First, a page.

Aerodynamics of Formula One Racing


Have you ever thought of cars having wings? As it turns out, this is possible. Airplanes are not the only one crafted by aerodynamic design to utilize wings but cars as well. More specifically, Formula One racecars.

For airplanes, wings have been designed to help lift them off the ground as they ascend. It is an aerodynamic design, which literally enables them to fly. By directing airflow around their wings, airplanes are lifted off the ground and gradually ascend them off the runway.

F1 Aero

On the other hand, F1 race cars use wings for a different reason. Speed is the main point of F1 racing and this is derived from aerodynamic design on which millions of dollars have been spent on for research and newly updated discoveries and innovations. In F1 racing, aerodynamic design focuses on research that helps decrease drag while at the same time creates a down force that keeps the tires on track. This down force aerodynamics also has an effect upon a racecar’s cornering ability.

Using wings in F1 racing was first seen back in the late 1960’s. The early version of wings was moveable and had higher mountings than the recent ones. Although the wings proven themselves useful in increasing speed, they otherwise posed a threat during races as they became reasons for the occurrence of accidents. Because of this, the FIA established regulations to control the safety of these wings. In the mid-1970’s, engineers tried methods which utilized the low-pressure area beneath the race cars for creating “ground-effect” as down force. This in effect served as grounds for the FIA to change current rules and adapt them to limit the effects of the said down force. At present, the aerodynamic force, which recent F1 vehicles can create, is so great that it can theoretically drive cars turned upside-down.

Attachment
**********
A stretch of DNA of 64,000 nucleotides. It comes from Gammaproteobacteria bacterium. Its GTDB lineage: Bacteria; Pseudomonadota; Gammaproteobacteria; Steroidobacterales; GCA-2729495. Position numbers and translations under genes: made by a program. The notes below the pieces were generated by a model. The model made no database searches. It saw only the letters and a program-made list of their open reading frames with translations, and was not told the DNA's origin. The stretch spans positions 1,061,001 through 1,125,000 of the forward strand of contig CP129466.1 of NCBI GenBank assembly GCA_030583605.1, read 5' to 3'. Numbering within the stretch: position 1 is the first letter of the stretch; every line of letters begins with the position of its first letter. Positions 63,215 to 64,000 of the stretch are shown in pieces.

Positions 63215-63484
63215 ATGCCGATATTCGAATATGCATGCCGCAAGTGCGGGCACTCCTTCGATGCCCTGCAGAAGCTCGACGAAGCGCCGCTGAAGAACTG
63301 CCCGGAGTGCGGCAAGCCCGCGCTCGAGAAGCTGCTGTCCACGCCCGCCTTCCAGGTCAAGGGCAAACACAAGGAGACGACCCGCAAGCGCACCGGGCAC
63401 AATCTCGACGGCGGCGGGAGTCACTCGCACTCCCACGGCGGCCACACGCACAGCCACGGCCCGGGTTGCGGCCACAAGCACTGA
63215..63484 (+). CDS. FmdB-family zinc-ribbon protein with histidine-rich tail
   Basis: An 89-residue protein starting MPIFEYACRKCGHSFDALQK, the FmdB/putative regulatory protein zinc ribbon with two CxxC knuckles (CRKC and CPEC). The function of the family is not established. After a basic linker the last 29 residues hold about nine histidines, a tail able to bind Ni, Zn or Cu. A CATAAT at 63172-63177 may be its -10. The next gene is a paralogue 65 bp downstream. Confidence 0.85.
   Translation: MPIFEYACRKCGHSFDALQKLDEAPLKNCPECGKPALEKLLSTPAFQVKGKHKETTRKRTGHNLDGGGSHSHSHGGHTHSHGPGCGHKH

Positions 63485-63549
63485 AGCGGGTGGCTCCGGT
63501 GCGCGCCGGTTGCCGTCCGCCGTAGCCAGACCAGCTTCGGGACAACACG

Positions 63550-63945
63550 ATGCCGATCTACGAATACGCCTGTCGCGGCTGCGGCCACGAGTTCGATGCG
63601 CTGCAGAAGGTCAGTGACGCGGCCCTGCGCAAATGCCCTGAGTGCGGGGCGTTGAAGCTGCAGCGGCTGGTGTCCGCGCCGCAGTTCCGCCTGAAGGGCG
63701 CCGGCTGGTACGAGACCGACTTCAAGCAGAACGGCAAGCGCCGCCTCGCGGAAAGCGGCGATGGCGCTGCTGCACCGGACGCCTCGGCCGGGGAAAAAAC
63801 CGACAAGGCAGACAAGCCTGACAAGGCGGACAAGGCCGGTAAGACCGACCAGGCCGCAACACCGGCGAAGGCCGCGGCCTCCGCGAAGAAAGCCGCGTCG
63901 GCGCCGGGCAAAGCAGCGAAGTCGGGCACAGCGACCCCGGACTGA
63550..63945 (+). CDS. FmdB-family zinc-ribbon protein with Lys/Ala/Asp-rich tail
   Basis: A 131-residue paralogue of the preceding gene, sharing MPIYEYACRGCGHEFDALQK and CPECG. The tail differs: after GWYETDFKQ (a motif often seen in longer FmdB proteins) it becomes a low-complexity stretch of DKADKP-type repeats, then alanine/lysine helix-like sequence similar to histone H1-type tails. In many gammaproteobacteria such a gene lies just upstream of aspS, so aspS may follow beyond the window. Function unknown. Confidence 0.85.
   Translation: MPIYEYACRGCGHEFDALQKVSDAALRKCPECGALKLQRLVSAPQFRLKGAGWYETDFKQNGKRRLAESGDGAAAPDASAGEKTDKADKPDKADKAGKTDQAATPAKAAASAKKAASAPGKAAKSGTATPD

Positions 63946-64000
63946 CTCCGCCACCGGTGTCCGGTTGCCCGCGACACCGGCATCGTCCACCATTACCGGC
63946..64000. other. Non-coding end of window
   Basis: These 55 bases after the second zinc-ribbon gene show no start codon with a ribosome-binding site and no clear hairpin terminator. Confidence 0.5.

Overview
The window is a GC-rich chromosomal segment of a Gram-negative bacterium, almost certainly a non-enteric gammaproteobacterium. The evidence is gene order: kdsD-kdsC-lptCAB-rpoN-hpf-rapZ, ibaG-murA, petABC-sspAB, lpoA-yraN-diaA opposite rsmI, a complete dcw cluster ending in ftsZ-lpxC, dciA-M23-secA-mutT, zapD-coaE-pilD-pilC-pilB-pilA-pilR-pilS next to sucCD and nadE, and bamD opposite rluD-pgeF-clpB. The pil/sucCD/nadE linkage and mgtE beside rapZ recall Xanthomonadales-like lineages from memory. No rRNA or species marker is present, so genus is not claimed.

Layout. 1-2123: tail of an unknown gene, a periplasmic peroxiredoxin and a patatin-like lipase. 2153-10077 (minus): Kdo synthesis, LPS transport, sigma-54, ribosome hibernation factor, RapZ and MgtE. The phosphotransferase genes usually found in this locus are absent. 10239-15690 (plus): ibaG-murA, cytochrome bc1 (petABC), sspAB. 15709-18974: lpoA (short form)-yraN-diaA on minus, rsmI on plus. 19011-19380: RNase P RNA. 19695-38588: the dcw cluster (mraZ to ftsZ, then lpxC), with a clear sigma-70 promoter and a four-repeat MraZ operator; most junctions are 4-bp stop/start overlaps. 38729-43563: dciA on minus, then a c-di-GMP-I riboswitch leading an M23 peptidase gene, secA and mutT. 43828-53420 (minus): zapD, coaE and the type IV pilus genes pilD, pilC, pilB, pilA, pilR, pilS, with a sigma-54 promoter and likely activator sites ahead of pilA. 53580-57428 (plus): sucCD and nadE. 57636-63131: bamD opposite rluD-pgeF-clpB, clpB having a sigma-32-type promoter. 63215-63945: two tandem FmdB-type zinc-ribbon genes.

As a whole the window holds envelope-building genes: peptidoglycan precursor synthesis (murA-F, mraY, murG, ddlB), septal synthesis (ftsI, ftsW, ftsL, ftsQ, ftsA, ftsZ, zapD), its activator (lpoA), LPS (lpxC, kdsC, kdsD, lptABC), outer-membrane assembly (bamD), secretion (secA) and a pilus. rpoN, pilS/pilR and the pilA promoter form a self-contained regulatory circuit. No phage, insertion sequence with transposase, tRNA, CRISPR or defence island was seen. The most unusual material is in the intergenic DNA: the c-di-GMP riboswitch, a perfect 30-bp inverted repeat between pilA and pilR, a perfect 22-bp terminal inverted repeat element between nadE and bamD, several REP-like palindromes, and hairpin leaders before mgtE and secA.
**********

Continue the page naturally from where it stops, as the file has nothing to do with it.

Mclaren F1 Aero Tunnel

Nowadays, wings are configured to suit each Grand Prix location. For a racecourse like that of Monaco, a race team uses an aggressive design and wings are placed to create maximum down force. A Monaco-type of road would require much down force to keep the vehicle on-track especially when turning around corners. On a high-speed circuit such as this, it is important to decrease drag when on the long straights so nearly the entire wing is removed from the racecar for this particular race.

Wining an F1 race is just as important as determining its aerodynamic wing design. Wind tunnels are used to determine and study the amount of drag that each racecar can produce. In this way, new designs may be created and even decrease air turbulence, which causes slowing down for racecars.

Helmets also rely on aerodynamics prior to their production. Since the driver’s helmet is exposed throughout the race, the helmet itself may cause turbulence, which in effect add to possible causes of decreasing speed while racing. Through the use of aerodynamics, problems like such can be given a better alternative.

Ferrari Aerodynamics

Lastly, engineers are also concerned about making the racecars not too aerodynamic. Since F1 racing engines run at very high temperatures, airflow must be structured to dissipate heat from the engine and decrease the possibilities of overheating.

In all of these, the FIA still monitors and continues to regulate the use of aerodynamics and wing features in Formula One racing. As this science progresses, F1 enthusiasts should also expect continuous changes in regulatory measures to be conducted by the FIA in ensuring that safety would never be taken for granted.

Related posts:

  1. A Look Into the Features of A Formula One Racecar
  2. The F1 Engine – Heart of Formula One Racing
  3. Aerodynamics and Racecars
  4. Common Terms Used In F1 Racing
  5. Safety Measures for Formula One Drivers

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